What is responsive web design?

 
Graphic that shows 4 different sized devices

The aim is fully responsive websites that subtly change to accommodate each device that the website is being viewed through.

Some of the RWD techniques have been around for years and were called liquid layouts back then.

Responsive Web Design (RWD) is a technique or method to design websites so that the website will "respond" to different sizes of device windows (called "viewports").

The aim is so that with any device, small or large, mouse or touch, the website visitor or user can easily use the website with the same functionality as if it were being viewed on a traditional desktop computer.
It can be read and links can be clicked on without having to constantly zoom in and out by using touch gestures or TV handsets.

Basically the RWD method uses media queries to recognise what size viewport the user is looking at the website through, and then to resize and/or move elements of the website around to suit the big, medium or small viewports.

To make RWD work there are some new technical elements to understand such as media queries and the introduction of new web standards and specifications called HTML5 and CSS3 (thank you W3C for these two, they are what the web design world needed!)

The aim of responsive web design is that the website can be viewed and is fully functional at all possible viewport sizes.

So whether the website is being viewed through a mobile phone without a proper browser (small viewport) or a TV (large viewport) the website should be able to be navigated via mouse clicks or finger taps as normal and all information on the website is able to be accessed.

The debate about whether this is a good idea or not is still going on although Google has now made it's preference known and has recommended responsive web design and given instructions for best implementation.

Some people prefer separate websites made specially for mobile phones called mobile websites.
Others think that a tablet can navigate most normal websites as they are, so why bother with responsive web design which involves quite a bit more work?

I agree with the pro RWD people who say that we should be presenting only one website rather than tailoring sites for mobiles or TVs etc. This makes sense for gathering analytics data which is more easily understood when only one website is involved, but it is also much less work to only maintain one website rather than maintaining more than 1 website - I can vouch for that because I maintain quite a few separate mobile websites for my customers and having to update 2 websites is ridiculous if you can work out a way around it...yes RWD is the fix for that problem.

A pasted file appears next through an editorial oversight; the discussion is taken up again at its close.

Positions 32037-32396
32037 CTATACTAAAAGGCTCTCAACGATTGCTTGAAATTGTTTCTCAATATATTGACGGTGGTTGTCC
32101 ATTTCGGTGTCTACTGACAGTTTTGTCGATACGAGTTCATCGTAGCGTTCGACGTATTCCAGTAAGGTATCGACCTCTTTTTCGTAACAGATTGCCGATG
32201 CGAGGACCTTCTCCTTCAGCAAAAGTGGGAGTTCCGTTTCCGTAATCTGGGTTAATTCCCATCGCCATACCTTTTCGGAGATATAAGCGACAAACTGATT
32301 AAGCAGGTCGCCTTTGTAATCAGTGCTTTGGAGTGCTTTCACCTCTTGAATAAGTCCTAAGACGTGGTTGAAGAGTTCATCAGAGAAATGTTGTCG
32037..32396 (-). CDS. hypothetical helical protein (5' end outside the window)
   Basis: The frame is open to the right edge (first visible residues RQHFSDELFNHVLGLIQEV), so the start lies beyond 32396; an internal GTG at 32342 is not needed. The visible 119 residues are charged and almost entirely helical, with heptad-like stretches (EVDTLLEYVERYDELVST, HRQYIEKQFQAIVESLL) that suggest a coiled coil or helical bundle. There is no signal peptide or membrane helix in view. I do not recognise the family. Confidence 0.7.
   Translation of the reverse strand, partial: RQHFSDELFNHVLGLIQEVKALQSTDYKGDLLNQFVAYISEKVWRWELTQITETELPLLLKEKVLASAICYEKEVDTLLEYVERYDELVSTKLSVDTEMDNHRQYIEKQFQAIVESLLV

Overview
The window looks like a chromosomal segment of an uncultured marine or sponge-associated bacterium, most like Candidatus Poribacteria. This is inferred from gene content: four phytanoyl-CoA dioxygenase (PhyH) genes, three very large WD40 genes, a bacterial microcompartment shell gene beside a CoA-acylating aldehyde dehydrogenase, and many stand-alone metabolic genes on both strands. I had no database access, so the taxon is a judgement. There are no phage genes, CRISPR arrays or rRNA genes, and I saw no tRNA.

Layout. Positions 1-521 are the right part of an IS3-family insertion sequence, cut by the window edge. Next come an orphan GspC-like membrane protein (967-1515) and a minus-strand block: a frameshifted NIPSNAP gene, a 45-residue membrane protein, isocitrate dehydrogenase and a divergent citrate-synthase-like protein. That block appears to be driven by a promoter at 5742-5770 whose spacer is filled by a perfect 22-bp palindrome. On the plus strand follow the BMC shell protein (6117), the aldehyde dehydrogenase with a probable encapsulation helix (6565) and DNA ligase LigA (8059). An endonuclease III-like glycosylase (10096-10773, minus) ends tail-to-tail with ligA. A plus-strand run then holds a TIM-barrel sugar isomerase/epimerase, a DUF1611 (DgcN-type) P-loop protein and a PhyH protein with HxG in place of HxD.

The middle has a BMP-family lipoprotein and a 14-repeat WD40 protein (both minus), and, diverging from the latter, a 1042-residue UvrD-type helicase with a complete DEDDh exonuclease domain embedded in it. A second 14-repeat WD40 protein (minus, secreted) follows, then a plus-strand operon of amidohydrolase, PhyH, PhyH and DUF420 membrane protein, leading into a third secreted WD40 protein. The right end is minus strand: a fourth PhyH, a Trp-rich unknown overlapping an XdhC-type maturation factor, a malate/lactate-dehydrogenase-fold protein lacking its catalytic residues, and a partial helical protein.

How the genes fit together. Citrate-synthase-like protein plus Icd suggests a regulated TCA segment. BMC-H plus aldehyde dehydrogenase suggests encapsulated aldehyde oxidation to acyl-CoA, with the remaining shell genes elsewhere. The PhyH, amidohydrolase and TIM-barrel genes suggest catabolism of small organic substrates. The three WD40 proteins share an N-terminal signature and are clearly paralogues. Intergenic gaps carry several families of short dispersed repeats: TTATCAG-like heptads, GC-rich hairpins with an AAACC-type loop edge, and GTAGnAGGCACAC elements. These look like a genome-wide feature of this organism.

I like responsive web design because RWD websites are easier to read on tablets and mobiles so you don't have to pinch in and out all the time BUT I also realise that the RWD concept could homogenize web design which I feel started to happen when the people who are trying to standardise web languages, the W3C, regressed CSS from a candidate recommendation back down to a working draft in 2005.
CSS was reworked and from then on most new websites used CSS and web designs started to look similiar to each other.

I would say from the looks of the "founder" generation of RWD websites that RWD is definitely not creating diversity in design but rather the opposite.

That is because it is quite a lot of work to create a RWD template that you are happy with and can work with, even if you start with the various RWD structures that other people have worked out such as 1140 by Andy Taylor of Melbourne, which I use.
But you can't easily create a new RWD template for every website that you create which was possible (and easy) with normal HTML websites prior to RWD.

Here is a website that shows quite neatly some of the better RWD websites around, note their clever domain name - mediaqueri.es .

Otherwise here are some other people who are currently writing the important work to do with RWD.
First the guy who coined the name "responsive web design" - Ethan Marcotte and the original article he wrote in 2010.
Also here is Ben Frains website, I have read his book "Responsive Web Design using HTML5 and CSS3" (which I bought on Google Play and read on my tablets as well as my computer. I use some of Mr. Frain's techniques and I recommend his book.

Also see Smashing Magazine's coverage of the issues and opinions on RWD as they are doing a good job of spreading the word. Here is an article about RWD tools and tricks from Smashing.

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